Should you bother voting?
Should you bother voting? This question comes up often; some people are disenfranchised by politics or are unsure of who to vote for so they don’t bother voting. We see that play out in elections: in 2018, a paltry 43% of Ottawa’s population bothered to vote with similar numbers in last June’s provincial election.
But it is essential that people exercise their democratic choice, especially in municipal elections: as Shawn Micallef notes in this excellent TVO interview, municipal politics has the biggest and most direct impact on our daily lives, from transit to garbage collection, parks, roads, and emergency services.
What should you pay attention to? And why should you listen to an architect? Why does an architect care about municipal politics? It’s because architecture is inherently a political act. Let’s take a range of issues and understand that architectural-political connection.
In each of these, it’s important to remember that politicians will often make decisions based on staff input. However, that input may be directed by the council in pursuing an objective that they set. Regardless of how the information lands at the council table, the final decision rests with elected officials who must be held accountable.
Cities have limited abilities to raise revenue, largely as a result of the structure of our government. Cities, as creatures of the provinces, can only really raise funds through property taxes and user fees. These must pay for, to a large extent, everything we need and want out of our city. About half of our revenue comes from property taxes while less than 20% comes from the province and a fractional 2% from the federal government. At the same time, we know that in Ottawa, it costs the city about $500 per year per household to provide services to suburban homes than urban infill which generates over $600 per year more than the cost of servicing. Property taxes fund infrastructure renewal (like roads, bridges, sidewalks, and pipes delivering water and taking away sewage); they fund libraries, fire stations, community centres, and other city services; they fund public transit, park maintenance, and snow plowing. We can’t maintain or lower property taxes if we keep on subsidizing suburban expansion and build ever more roads, subdivisions, and far-flung communities.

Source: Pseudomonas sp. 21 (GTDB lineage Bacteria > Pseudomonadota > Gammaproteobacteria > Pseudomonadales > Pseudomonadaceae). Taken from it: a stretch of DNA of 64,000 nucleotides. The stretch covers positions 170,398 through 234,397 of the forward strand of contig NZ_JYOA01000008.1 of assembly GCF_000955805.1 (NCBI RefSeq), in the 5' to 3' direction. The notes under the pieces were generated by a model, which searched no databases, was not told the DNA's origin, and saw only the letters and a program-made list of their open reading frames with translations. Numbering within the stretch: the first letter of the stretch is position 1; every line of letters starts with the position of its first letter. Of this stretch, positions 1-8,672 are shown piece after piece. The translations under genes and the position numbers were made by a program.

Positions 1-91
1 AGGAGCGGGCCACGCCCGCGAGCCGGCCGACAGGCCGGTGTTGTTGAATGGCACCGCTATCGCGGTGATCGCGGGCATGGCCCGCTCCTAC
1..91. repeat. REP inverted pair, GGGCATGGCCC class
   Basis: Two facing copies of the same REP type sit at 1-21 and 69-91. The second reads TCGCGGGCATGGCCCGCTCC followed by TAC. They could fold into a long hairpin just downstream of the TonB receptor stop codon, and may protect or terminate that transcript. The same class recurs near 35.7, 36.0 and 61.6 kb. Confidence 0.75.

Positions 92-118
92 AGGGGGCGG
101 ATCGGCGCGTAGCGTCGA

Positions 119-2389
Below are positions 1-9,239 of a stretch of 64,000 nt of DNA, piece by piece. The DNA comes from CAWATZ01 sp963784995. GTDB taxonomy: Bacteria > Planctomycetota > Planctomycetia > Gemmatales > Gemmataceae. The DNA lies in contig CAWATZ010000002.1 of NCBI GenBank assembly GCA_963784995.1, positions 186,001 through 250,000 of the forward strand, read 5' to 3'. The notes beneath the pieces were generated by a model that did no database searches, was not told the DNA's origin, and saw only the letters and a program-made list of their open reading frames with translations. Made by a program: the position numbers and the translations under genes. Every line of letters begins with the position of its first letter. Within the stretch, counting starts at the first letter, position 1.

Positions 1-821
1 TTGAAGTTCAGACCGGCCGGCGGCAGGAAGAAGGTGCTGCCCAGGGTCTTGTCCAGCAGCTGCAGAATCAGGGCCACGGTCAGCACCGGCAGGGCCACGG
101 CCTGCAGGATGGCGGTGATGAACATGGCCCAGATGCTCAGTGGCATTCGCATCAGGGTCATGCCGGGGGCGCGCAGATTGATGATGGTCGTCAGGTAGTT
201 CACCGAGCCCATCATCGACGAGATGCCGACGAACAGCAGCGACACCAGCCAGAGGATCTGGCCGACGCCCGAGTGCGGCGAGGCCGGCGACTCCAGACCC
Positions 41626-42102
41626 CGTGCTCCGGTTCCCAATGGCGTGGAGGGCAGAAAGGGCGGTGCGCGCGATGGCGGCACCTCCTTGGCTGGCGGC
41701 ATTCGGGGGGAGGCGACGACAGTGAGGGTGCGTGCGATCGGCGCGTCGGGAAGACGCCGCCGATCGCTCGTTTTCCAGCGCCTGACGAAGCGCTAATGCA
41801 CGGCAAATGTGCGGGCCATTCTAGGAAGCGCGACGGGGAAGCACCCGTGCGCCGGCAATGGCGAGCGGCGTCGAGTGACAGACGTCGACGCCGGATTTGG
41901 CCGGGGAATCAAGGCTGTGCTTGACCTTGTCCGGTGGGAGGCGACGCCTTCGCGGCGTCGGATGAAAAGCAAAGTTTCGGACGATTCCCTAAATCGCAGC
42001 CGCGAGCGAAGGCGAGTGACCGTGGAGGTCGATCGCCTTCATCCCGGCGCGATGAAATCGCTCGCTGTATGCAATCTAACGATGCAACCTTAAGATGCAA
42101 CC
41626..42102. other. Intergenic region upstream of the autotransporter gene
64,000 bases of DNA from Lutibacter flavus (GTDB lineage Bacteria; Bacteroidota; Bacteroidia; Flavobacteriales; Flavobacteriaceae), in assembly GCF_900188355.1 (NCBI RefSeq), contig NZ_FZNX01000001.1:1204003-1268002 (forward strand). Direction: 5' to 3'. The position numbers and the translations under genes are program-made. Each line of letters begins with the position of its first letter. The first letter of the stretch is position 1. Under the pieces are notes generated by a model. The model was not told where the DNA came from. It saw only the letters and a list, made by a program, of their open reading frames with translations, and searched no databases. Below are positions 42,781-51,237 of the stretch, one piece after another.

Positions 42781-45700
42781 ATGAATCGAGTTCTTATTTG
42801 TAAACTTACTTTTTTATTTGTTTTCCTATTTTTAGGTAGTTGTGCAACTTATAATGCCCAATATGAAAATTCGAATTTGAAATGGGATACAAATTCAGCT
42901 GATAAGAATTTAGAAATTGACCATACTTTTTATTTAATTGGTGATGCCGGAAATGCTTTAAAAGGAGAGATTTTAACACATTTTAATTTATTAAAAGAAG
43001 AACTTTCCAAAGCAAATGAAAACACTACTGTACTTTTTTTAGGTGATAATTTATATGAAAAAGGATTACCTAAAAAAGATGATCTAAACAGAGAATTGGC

Politicians make decisions on where our LRT will run, how it will be designed and built (and by who) and how to set the fares. Political decisions, tied to where suburbs grow (and who builds them), will affect where we spend money on roads. Approving new shopping complexes can mean city investment in wider roads, turning lanes, or dedicated transit services.
Understanding the political impact on housing is equally complex and should be looked at through two perspectives: affordable housing and housing affordability. On affordable housing (subsidized or other forms of below-market housing such as shelters or transitional housing), politicians set city budgets that determine how many homes we build for those in need. Related, politicians set budgets for supportive housing and related services in mental health, social services, and other supports that become integral to helping the most marginalized and in need. When it comes to housing affordability, likewise, politicians set policy around planning approval, density, and allowable built form that directly impact how much it costs to build homes. Since 2013 we’ve known that planning approval, something politicians like to have a say in, affects housing affordability: every month of delay adds $20,000 per home per month to the total economic impact of a project, with a third of that being direct construction cost.
On these three items alone, your voice matters.